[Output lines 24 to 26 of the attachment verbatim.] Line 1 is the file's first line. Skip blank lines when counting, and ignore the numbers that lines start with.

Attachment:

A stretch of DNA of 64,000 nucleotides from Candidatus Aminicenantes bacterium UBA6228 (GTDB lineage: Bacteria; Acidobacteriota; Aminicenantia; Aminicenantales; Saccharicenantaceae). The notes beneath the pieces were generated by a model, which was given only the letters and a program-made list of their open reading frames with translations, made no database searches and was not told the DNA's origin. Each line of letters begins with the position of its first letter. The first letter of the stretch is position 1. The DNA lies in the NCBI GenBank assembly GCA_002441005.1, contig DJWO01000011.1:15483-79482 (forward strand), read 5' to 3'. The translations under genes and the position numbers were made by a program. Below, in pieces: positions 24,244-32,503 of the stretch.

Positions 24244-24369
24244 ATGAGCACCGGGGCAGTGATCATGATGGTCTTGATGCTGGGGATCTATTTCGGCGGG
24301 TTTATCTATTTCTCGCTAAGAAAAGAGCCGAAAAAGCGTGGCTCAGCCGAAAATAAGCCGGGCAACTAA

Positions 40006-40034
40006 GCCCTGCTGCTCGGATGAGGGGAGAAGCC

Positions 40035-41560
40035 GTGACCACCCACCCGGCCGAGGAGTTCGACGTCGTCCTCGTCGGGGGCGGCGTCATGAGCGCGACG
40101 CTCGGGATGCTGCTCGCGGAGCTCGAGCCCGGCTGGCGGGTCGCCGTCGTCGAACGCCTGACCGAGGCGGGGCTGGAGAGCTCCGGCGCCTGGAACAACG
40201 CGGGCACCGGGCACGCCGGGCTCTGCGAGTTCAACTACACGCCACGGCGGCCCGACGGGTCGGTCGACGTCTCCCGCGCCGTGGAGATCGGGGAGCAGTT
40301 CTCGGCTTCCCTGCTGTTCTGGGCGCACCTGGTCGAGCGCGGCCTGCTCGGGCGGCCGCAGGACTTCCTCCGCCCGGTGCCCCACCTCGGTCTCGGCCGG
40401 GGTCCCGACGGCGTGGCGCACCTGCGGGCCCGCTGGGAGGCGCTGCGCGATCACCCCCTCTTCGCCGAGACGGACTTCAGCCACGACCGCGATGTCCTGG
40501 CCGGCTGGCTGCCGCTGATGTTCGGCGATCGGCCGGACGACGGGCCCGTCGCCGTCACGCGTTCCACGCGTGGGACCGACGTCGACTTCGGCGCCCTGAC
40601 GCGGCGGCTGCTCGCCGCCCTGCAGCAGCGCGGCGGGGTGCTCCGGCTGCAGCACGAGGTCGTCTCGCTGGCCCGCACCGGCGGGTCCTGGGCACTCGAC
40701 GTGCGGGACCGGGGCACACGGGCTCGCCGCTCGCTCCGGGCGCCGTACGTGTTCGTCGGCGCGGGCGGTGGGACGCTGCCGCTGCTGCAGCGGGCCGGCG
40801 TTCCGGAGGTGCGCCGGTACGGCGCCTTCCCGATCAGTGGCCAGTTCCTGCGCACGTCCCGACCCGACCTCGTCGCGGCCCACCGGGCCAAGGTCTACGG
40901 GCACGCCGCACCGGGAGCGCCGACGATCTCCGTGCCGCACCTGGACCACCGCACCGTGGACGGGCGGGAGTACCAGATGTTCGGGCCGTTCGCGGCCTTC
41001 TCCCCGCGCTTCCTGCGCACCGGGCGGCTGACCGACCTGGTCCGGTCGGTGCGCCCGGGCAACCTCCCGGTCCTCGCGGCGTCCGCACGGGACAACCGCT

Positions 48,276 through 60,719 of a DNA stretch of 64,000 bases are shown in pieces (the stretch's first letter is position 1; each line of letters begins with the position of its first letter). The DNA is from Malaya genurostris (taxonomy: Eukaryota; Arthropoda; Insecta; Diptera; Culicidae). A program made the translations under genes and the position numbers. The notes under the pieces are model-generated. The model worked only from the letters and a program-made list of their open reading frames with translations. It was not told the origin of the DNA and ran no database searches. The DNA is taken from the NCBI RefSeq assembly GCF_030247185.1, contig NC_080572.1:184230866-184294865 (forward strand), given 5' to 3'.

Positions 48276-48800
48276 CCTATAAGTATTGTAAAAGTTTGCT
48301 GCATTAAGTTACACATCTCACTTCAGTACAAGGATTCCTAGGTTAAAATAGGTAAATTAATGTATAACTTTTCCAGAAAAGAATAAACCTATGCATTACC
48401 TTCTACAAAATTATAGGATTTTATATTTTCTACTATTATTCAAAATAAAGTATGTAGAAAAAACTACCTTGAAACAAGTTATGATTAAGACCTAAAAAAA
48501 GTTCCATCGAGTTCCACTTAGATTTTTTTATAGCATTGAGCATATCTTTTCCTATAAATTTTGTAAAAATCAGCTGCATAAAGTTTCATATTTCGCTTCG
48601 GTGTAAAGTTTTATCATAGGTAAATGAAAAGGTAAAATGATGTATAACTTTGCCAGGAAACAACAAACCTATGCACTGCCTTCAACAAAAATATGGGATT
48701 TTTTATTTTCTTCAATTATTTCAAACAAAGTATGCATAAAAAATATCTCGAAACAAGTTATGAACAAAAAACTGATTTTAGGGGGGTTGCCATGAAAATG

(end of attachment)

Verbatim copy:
48501 GTTCCATCGAGTTCCACTTAGATTTTTTTATAGCATTGAGCATATCTTTTCCTATAAATTTTGTAAAAATCAGCTGCATAAAGTTTCATATTTCGCTTCG
48601 GTGTAAAGTTTTATCATAGGTAAATGAAAAGGTAAAATGATGTATAACTTTGCCAGGAAACAACAAACCTATGCACTGCCTTCAACAAAAATATGGGATT
48701 TTTTATTTTCTTCAATTATTTCAAACAAAGTATGCATAAAAAATATCTCGAAACAAGTTATGAACAAAAAACTGATTTTAGGGGGGTTGCCATGAAAATG